Over the years, American companies have incorporated a wide range of employee benefits, ranging from laundry facilities and gym discounts to paternity leave. While the economy has struggled and salaries have plateaued or decreased, practical “perks” have become increasingly valued at part of a company culture. As a reflection of today’s reality, the aging of America’s population and the strain on the working “sandwich generation,” more and more companies are now offering elder care benefits.
According to the 2014 National Study of Employers by Families and Work Institute, which was funded by the Society for Human Resource Management, employers are offering more overall options for elder care support than in the past. After surveying 1,051 for-profit and nonprofit employers regarding changes in the workplace since 2008, the report found:
41% of employers offer Dependent Care Assistance Plans for elder care, the option to set aside a set amount of funds from each paycheck before taxes to pay for elder care expenses, as opposed to 23% in 2008.
7% of employers offer access to respite care, defined as short-term care given to a family member by another caregiver so the primary caregiver can rest or take time off. Although still a relatively small percentage, it is up from the 3% of employers who offered the benefit in 2008.
64% of employers with 1,000 or more employees offer some type of elder care services, while 37% of employers with 50 to 99 employees provide similar benefits.
53% of employers with 1,000 or more employers offer Dependent Care Assistance Plans, while 38% of smaller companies do.
In addition to large companies offering better elder care services, many also offer Employee Assistance Programs and have more human resources staff or access to outside vendors to distribute such information to their employees. One notable omission in employee elder care benefits is that there was no significant increase in time off for elder care. However, in 2008 as well as in 2014, 75% of both large and small employers reported their employees were given time off to provide elder care without jeopardizing their jobs.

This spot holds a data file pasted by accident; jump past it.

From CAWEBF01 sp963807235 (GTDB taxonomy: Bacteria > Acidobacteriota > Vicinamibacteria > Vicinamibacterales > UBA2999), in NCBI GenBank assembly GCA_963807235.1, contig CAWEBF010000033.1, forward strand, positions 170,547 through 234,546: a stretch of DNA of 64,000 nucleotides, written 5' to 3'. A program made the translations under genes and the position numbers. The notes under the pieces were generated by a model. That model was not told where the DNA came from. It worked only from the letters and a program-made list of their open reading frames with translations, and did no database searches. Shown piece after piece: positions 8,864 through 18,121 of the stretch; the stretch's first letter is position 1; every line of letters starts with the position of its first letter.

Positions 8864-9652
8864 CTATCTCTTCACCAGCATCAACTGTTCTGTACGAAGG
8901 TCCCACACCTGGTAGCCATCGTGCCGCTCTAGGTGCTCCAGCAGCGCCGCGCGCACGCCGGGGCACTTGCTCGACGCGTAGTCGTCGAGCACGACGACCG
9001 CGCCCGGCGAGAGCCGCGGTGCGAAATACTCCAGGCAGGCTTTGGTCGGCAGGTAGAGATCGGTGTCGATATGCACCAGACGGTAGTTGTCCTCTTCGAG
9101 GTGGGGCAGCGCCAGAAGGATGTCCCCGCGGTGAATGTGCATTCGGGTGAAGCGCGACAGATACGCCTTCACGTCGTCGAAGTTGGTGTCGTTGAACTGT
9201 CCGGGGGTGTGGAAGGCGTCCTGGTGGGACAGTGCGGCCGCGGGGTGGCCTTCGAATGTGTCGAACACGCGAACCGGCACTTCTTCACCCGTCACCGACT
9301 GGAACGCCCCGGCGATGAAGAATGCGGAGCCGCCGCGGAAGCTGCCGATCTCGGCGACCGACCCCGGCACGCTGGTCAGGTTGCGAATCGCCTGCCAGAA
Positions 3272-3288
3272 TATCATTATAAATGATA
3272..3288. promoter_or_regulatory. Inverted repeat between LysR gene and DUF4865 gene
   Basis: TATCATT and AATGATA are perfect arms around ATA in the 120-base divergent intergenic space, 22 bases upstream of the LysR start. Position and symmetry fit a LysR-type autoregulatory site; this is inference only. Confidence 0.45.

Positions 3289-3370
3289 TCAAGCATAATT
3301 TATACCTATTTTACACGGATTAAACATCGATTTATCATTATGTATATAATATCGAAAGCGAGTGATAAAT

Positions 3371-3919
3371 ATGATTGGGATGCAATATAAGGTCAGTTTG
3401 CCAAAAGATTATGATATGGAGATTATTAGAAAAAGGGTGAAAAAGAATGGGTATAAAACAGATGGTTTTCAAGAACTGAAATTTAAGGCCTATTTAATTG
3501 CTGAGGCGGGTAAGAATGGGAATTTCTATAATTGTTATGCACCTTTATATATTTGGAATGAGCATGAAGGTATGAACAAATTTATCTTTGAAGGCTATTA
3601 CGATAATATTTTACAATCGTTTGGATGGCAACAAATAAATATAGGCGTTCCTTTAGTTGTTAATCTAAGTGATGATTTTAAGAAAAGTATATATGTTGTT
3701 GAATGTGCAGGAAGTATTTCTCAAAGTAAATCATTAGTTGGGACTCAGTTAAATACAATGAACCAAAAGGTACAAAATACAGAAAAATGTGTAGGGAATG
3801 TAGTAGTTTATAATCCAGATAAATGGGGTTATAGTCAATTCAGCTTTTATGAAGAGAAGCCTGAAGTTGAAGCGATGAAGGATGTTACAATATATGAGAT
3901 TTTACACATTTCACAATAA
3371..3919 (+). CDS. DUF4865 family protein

Related Work/Family Perks
Unfortunately, The National Study of Employers found a decrease in employers offering options for extended time away from work. For example, in 2008, 29% of employers offered job sharing but in 2014, only 18% of employers have this benefit. Also down, 64% of employers allowed career breaks for personal and family responsibilities in 2008, while only 52% of companies offer similar breaks in 2014. The good news is that employee flextime seems to be more popular, with telecommuting/working remotely increasing from 50% in 2008 to 67% in 2014.
If your employer does not offer elder care benefits and you would like them to, set up a meeting with your supervisor or human resources representative to identify the potential needs and discussion some options. If you of other employees with similar concerns, encourage them to also ask for elder care support and present your case as a workforce productivity and individual issue. For useful tips on identifying you needs and lobbying for workplace flexibility for elder care, the WhenWorkWorks.org Workflex Employee Toolkit on the site of the Families and Work Institute and Society for Human Resource Management can be a great resource.
If you need additional help determining what type of care is most suitable for yourself or your family member, please contact the knowledgeable staff at ElderLink to help you find elder care services or an assisted living facility within California that is customized for situation.